As a linguist it’s always exciting to see when you get a snippet of non-English dialogue, but lately it seems like mulitilingualism on American television has finally come of age. My favorite examples:
The adventures of this series spans the globe and we know this because of all the language switches. Last night’s episode had characters speaking Japanese, Spanish and French – fortunately all of it was subtitled. Even with the subtitles though, I’m getting some good listening practice in. The final /s/ is sometimes dropping in the Honduran Spanish; the French is taking place in Haiti; and I’m catching the fact that Japanese names are ordered family name-personal name…the opposite of English.
I haven’t had a chance watch it this season, but in past seasons, the boys of Delta Force have been known to speak any number of languages depending on the undercover mission at the time. I also respect that they managed to dig up a clock with Arabic numbers for an episode supposedly set in the Middle East. Nice global touch.
More and more Spanish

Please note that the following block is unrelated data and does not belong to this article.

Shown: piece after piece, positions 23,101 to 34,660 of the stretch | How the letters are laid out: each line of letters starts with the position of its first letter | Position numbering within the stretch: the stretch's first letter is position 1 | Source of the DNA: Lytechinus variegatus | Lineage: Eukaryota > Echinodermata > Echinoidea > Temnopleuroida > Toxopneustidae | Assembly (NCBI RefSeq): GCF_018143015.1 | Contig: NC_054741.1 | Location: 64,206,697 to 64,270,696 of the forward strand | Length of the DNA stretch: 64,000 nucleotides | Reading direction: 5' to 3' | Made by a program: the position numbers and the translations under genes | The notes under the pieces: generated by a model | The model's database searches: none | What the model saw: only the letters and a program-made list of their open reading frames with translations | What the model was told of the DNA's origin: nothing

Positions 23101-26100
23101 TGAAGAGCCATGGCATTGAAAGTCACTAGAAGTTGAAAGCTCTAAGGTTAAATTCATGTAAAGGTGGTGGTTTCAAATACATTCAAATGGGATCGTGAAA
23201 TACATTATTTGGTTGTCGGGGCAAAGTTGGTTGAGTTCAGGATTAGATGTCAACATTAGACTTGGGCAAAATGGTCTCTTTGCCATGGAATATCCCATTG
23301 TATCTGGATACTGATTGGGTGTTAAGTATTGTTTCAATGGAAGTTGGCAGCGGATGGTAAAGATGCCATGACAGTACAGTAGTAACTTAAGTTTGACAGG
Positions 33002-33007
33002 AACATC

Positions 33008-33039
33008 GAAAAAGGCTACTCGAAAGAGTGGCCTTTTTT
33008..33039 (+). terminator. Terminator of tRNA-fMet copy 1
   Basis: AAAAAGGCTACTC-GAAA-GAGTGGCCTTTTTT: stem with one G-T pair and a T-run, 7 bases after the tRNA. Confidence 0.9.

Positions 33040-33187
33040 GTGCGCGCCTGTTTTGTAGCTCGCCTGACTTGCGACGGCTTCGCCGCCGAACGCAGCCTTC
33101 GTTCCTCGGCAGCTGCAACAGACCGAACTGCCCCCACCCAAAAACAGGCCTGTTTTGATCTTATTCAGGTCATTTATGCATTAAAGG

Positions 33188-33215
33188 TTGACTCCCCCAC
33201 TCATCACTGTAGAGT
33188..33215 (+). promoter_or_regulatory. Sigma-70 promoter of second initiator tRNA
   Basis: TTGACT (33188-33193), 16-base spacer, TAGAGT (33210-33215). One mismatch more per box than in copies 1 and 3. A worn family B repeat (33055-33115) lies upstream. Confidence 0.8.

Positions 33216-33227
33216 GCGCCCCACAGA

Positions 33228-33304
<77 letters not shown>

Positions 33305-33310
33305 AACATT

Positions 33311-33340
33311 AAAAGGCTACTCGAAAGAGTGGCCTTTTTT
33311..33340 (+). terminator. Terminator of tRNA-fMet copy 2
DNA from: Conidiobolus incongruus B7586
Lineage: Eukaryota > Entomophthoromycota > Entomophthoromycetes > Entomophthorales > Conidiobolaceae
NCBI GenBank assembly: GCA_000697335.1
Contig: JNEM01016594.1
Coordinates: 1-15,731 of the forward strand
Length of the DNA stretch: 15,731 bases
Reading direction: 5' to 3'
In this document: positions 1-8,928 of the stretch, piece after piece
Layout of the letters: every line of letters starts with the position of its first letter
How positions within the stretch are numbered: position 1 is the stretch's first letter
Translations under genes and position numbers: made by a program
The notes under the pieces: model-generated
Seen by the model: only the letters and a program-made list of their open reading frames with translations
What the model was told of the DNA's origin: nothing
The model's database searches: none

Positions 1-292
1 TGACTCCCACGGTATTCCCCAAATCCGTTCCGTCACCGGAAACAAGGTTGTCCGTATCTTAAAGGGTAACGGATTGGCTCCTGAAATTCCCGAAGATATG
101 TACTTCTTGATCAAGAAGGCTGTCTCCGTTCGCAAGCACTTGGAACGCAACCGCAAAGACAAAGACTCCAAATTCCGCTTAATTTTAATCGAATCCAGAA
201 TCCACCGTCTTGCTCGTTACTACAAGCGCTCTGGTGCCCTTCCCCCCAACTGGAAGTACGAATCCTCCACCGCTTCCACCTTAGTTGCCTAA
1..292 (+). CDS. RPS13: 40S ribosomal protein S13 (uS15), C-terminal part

Interestingly, I see more and more snippets of Spanish dialogue. The obvious shows are CSI: Miami and the Cuban-American drama Cane, but even Latina Food TV chef Ingrid Hoffman throws out little Spanish snippets, much like Julia Child threw out French snippets.
Honorable Mention for South Park
One rerun had the boys of South Park traveling to Afghanistan to return a live goat to their Afghan pen pals. Now the writers did NOT include the Afghan boys speaking Pashto, Uzbek or Dari Persian, but it did have the young Afghanis say this classic piece of dialogue:
Afghan Boy 1 [with accent] – This does not make any sense.
Afghan Boy 2 [with accent] – We are speaking English. Does that make any sense?